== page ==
PPE can be the difference between a fatality and staying safe in hazardous workplaces.
The electrical, construction and mechanical industries are particularly dangerous, with many hazards present and a life changing injury could quickly end the ability to perform the tasks correctly. Electrical hazard environments require arc flash face and head personal protective equipment (PPE) to protect workers from environmental hazards, particularly in the instance of an arc flash occurring. Here we will discuss why this is protection is necessary in certain environments.
Why wear a face shield and head protection?
Most tasks undertaken by the engineers working in an area with an arc flash risk will normally involve the head being near the workspace where the arc flash could occur. The face and hands will typically receive the full force of the arc flash with the shortest range, so the risk of damage is obviously far higher. Arc flash face shields and balaclavas are therefore essential to provide protection of the face and skull from the blast, molten copper spatter and radiation that could be up to three times the temperature on the surface of the sun. Arc rated gloves are another important part of the protection package – in both cases of injury the victim may well survive but will suffer the effects of being irreversibly physically damaged that will sadly make massive changes to their remaining lives.
Different types of arc flash face and head protection
A large amount of electrical working environments requires arc flash protection, with several PPE options available such as arc flash clothing from Reece Safety to protect you in an arc flash environment, from switching suits to face shields. All of them will be selected based on the rating needed to address the identified incident energy calculated during the arc flash survey. All PPE is classed as the last line of resistance and other fundamental steps will be taken to eliminate this risk beforehand.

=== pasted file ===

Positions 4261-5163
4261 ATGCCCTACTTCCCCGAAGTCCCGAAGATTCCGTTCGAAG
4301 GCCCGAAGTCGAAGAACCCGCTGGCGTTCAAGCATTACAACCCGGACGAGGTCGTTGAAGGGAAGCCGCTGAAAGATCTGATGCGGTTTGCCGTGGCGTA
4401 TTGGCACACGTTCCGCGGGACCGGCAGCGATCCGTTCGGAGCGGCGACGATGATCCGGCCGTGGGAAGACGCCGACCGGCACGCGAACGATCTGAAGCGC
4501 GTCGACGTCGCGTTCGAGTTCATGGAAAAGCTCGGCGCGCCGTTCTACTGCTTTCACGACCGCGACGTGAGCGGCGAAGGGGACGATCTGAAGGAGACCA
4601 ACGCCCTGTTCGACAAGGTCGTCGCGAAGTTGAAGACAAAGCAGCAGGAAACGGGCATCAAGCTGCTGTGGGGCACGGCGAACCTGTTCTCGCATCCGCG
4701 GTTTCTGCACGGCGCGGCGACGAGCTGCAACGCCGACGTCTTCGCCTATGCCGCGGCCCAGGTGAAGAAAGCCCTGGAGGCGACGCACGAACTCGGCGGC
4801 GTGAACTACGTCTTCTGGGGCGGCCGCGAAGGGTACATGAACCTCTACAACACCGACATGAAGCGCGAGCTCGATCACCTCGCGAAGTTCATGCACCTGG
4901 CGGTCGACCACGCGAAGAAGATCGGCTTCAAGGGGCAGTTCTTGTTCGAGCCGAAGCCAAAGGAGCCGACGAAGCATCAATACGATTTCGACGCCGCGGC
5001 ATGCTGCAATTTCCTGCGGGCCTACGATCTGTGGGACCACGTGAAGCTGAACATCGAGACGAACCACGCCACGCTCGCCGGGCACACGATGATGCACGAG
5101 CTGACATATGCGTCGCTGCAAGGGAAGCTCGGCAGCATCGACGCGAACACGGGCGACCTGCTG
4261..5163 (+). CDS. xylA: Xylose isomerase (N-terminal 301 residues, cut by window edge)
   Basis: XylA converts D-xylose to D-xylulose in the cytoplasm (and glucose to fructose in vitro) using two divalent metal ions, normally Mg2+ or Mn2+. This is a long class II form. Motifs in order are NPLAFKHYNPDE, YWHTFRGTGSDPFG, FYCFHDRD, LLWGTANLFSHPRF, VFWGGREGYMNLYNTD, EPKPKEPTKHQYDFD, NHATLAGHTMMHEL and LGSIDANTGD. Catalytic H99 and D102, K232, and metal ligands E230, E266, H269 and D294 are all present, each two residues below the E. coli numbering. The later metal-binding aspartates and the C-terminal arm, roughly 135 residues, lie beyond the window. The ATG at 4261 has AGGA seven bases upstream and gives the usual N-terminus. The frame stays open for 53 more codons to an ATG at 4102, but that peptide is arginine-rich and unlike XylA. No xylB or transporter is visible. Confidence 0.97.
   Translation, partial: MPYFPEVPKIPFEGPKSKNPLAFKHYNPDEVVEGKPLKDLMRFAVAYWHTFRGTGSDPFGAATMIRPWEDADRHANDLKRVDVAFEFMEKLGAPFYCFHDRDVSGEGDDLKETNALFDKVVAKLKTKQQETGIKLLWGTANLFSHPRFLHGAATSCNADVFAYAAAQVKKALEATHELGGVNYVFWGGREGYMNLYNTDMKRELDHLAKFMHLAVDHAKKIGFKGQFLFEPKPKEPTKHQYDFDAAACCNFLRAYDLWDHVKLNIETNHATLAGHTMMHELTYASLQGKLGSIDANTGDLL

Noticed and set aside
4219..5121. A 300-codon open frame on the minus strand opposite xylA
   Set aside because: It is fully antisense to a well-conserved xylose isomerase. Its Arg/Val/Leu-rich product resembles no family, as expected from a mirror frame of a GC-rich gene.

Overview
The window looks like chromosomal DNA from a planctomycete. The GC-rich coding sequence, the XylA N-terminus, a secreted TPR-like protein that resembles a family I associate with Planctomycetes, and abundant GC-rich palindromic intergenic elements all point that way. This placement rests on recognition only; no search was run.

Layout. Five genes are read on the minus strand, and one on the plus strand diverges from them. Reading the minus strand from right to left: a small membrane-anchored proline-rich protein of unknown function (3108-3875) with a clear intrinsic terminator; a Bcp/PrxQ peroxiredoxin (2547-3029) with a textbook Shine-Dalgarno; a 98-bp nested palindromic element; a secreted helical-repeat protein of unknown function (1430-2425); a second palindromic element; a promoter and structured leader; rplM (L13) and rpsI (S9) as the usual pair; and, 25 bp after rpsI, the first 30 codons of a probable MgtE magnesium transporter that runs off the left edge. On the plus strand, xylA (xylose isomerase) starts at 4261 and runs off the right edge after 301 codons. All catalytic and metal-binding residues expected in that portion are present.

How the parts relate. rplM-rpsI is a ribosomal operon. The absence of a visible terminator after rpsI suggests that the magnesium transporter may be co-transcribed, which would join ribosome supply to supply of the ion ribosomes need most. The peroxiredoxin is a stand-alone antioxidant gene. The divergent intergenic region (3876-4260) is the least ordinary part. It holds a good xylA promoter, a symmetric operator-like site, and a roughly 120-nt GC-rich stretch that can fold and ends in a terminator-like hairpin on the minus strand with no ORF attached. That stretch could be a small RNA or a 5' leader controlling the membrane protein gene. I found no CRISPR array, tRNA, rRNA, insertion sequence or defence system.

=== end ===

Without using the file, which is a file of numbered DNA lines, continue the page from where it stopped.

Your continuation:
Arc rated hoods
Arc rated hoods can be worn to protect the full head and will protect the face, head, chin and extending down to the neck that will protect from molten metal splatter, high speed debris, flames and radiation. Arc rated hoods can start with an arc rating of 14 cal/cm2 and the major benefit is that the user does not need to wear a balaclava, as the hood covers all the exposed areas with full protection.
Arc flash switching suits
Switching suits are a complete kit that provide an arc flash hood, jacket, dungarees, and gloves. Suits are often available with different arc flash ratings to suit each environment and the hazards that may occur, so it is vital to find the correct rating that you will need in your workplace. Most switching suits are used in PPE arc category 4 areas where a protection greater than 40cal/cm2 is required. They will often be stored in the substation where they need to be used – making sure that the extra PPE is available every time it is required.
Arc rated face shields
Face shields should be worn as protection against hazards arising from an arc flash: molten metal splatter, high speed debris, IR and UV radiation and sonic boom from the explosion to name a few. A common oversight is for the user to wear an arc rated balaclava under the helmet. It is essential in protecting the neck but also the back of the skull where the radiation will engulf the victim and caused major injuries at this unprotected spot. When wearing a balaclava, the front should be pulled up over the mouth to provide additional protection for the face. An electrically rated non-vented helmet completes the protection.
In conclusion, facial and head protection is vital when working with electrical hazards, particularly when arc flashes may occur, so investing in the correct arc flash PPE is essential for everyday use in such a hazardous industry.